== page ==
In recent years neuroscientists have begun to get a picture of what is happening in a baby’s brain during the process of learning language that takes the child from a gurgling newborn to a wonderfully engaging youngster.
At birth, the infant brain can perceive the full set of 800 or so sounds, called phonemes, that can be strung together to form all the words in every language of the world. During the second half of the first year, research shows that a door opens in the child’s brain. The baby enters a “sensitive period,” as neuroscientists call it, during which the infant brain is ready to receive the first basic lessons in the magic of language.
The built-in capacity for language does not on its own propel the child past the first utterances of “mama” and “dada.” To learn this most important of social skills requires that a baby pay careful attention to countless hours of parent-speak. Insights from research into early language acquisition have reached a degree of sophistication that has enabled neuroscientists to contemplate the possibility of using brain recordings to test whether a child’s brain is developing as it should.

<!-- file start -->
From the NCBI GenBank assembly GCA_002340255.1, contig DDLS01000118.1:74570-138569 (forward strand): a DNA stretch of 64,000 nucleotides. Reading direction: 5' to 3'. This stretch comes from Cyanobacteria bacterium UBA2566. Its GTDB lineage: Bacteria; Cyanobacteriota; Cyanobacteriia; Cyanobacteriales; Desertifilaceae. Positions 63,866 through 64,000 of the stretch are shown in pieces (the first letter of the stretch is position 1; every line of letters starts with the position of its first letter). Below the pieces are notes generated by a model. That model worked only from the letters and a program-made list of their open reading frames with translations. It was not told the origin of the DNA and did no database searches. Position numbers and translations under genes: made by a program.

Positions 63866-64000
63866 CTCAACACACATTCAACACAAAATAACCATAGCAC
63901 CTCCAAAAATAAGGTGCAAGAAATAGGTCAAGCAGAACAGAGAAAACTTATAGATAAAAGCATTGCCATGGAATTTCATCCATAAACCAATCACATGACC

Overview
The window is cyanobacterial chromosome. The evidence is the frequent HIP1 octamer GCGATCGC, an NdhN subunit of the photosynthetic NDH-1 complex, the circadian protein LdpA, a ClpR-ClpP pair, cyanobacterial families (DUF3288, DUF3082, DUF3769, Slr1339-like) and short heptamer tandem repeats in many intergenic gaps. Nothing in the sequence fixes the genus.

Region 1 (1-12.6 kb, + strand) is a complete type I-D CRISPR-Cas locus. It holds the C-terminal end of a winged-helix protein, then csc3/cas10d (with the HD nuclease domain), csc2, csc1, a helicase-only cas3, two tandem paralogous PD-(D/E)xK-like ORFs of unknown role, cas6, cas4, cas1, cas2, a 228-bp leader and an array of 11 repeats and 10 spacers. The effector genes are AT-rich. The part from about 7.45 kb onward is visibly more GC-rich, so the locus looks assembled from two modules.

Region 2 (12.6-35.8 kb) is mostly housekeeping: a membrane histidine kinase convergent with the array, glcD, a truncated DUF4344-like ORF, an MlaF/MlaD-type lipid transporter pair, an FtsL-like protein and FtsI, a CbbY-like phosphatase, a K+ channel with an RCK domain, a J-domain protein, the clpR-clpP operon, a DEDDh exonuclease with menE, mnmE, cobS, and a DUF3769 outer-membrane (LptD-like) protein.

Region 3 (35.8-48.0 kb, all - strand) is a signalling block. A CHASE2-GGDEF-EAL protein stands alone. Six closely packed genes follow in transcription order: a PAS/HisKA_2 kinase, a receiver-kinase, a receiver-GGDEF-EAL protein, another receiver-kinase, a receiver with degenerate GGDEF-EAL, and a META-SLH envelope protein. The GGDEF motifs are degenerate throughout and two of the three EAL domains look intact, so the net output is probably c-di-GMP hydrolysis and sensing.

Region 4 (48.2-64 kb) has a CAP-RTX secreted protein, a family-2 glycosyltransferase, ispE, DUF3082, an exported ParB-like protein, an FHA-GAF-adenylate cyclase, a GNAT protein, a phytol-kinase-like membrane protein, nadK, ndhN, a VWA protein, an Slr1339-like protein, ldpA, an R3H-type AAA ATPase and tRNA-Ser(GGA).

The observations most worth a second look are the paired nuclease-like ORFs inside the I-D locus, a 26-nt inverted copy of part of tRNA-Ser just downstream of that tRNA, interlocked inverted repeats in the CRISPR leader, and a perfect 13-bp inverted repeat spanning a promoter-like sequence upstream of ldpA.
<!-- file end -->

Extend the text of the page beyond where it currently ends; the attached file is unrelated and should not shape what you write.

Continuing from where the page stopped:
Leading researcher Patricia Kuhl writes about how children learn language in “Baby Talk,” which appears in the November Scientific American. After you’ve read the article, watch Kuhl give a TED talk on this topic: